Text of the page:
FilmSpace: Valerian and the City of a Thousand Planets; The Emoji Movie; England is Mine - reviews

CommonSpace film critic Scott Wilson takes a look at the films of the moment

THIS week’s FilmSpace informs you as much about what to avoid as what to see, while a crazy fantasy world shows more common humanity than our current political epoch.

Valerian and the City of a Thousand Planets – ★★★☆☆

Deciding to leave the European Union is not so much independence to do what we want as it is independence to shoot ourselves in the face. With that decision, society has taken the form of Youtube comments, forgetting that coming together in the post-war period and working arm in arm produced modern miracles.

Valerian and the City of a Thousand Planets begins with the coming together of a union across space and across species. This culminates in the creation of Alpha, where everyone is welcome and has a place. When that is threatened, Valerian and Laureline set out to fix it. It's director Luc Besson's love letter to the love and respect between people.

So while it isn't always as exciting as something this full of stuff ought to be, its heart is always front and centre. A particularly lengthy detour to visit a pimp Ethan Hawke and a shapeshifting Rihanna is so fun because Besson's having fun showing you around his imagination. It's entirely irrelevant, but Besson wants to show you around anyway. He's made another passion project that is completely bonkers, loud, and quite unlike anything else.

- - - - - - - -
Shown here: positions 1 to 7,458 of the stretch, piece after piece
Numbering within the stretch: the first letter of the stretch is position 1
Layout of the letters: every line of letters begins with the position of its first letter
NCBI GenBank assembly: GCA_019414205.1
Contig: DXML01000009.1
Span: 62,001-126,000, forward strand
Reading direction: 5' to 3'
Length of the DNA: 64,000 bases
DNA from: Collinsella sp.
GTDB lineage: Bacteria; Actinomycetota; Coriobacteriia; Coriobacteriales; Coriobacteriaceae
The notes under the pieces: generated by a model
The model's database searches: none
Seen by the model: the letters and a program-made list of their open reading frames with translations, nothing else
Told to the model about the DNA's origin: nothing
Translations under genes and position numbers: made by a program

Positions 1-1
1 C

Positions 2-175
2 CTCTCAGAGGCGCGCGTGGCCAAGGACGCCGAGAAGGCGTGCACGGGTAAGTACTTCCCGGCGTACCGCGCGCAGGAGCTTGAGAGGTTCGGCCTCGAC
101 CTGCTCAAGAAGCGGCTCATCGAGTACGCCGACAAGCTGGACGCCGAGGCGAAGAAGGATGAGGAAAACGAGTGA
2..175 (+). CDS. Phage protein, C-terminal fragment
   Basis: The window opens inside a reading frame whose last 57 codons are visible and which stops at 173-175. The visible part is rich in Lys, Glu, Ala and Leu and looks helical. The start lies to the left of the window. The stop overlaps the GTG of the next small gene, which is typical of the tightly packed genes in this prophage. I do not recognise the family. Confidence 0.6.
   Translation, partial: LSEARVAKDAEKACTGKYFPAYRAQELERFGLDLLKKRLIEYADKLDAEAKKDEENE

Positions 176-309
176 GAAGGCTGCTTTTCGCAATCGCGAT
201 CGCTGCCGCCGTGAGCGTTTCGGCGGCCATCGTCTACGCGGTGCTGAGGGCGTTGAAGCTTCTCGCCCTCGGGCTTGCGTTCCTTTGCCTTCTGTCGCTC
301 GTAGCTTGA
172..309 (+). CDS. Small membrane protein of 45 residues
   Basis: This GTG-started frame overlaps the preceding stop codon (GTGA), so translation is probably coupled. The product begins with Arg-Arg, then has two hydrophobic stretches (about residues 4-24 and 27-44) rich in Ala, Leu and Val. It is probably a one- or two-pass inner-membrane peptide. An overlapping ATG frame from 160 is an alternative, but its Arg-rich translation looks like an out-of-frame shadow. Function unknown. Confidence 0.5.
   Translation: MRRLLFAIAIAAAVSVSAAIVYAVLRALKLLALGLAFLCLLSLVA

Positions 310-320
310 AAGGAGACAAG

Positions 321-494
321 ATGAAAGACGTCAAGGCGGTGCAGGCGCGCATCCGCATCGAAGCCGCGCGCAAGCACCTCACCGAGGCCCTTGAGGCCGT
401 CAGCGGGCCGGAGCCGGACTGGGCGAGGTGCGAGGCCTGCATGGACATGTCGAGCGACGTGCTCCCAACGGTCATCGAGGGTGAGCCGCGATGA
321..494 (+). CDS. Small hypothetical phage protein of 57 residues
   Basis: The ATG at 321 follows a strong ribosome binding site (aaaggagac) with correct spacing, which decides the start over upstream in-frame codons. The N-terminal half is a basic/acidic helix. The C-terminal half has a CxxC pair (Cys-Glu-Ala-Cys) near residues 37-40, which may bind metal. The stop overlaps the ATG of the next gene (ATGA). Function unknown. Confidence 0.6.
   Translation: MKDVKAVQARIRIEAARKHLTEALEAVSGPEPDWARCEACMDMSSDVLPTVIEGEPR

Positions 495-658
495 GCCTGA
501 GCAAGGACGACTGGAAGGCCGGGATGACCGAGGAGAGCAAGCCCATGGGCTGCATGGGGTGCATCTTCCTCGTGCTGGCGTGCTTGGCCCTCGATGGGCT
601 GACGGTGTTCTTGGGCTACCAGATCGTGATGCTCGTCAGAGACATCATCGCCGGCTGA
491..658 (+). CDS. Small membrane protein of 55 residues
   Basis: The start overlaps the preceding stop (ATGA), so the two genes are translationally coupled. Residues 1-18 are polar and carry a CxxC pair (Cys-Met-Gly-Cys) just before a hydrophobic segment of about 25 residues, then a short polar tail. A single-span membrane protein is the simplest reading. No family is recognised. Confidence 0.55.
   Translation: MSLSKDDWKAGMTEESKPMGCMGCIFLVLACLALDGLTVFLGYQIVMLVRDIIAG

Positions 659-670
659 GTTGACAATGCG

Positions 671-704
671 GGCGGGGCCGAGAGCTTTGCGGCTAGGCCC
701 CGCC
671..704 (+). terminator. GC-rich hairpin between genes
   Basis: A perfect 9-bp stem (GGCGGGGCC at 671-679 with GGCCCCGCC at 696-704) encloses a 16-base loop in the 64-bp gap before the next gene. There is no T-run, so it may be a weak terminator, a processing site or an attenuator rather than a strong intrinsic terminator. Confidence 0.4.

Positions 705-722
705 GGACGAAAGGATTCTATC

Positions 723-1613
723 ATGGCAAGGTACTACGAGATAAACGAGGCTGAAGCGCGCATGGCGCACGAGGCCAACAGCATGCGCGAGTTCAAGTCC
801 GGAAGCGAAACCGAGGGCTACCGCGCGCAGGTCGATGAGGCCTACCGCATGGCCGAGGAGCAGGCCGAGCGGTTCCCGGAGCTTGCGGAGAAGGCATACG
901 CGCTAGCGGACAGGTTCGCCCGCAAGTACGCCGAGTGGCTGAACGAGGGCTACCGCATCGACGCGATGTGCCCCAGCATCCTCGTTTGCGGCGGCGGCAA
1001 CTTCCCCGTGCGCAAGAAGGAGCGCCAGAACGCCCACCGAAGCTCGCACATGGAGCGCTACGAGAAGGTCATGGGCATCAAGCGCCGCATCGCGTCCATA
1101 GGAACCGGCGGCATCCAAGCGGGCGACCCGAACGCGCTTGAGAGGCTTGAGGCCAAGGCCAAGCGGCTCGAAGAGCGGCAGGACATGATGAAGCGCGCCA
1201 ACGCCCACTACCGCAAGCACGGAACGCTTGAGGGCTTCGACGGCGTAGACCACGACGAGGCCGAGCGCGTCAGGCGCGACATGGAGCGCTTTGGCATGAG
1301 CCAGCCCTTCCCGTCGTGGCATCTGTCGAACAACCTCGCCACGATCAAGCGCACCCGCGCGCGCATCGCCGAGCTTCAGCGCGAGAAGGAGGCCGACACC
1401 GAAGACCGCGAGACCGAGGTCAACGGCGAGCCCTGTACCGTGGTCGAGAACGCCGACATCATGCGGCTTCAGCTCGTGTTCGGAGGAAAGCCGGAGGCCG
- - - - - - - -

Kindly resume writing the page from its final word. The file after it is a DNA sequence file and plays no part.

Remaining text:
So while it isn't always as exciting as something this full of stuff ought to be, its heart is always front and centre.

Dane DeHaan is no Han Solo, but the film's quirkiness fits his oddities. Cara Delevingne will have an uphill struggle convincing people of her acting chops, but she fits this exuberant role well enough, throwing herself at tacky costumes and strange dialogue. As bizarre as she and DeHaan are as leads, it's no less kooky than the rest of this expansive and thriving universe.

The villain isn't any tentacled menace, but the evils in the heart of man. Warfare and collateral damage are one thing when dictated from a control room, safe and away from the action. What happens when those who orchestrate death are confronted by the consequences?

Valerian deals with this question in the most colourful way, like a sandbox videogame, completely unrestrained for better or worse. It wants us to fight for better and to remember what we can achieve together, and it wants us to have fun doing so.

The Emoji Movie – ★☆☆☆☆

Innovation in language is such that emojis can be groundbreaking. Andy Murray published an emoji-only tweet describing his wedding day, and it made complete sense.

Yet everything in The Emoji Movie is a copy of a copy of a copy. Conceptually it rips off Inside Out. Without Candy Crush it wouldn't have an obligatory obstacle course scene. The world of Just Dance is visually alluring, especially when it appears to collapse on itself, but it's just Blade Runner crossed with Inception.

These aren't just movie tropes; they're branded and commercial products. The Lego Movie was a Lego advert insofar that it made everyone want to play with Lego again. The Emoji Movie is an advert for games (Candy Crush, Just Dance), streaming services (Spotify), and social media platforms (Twitter, Facebook, Instagram) by having them colour in the outline of tropes.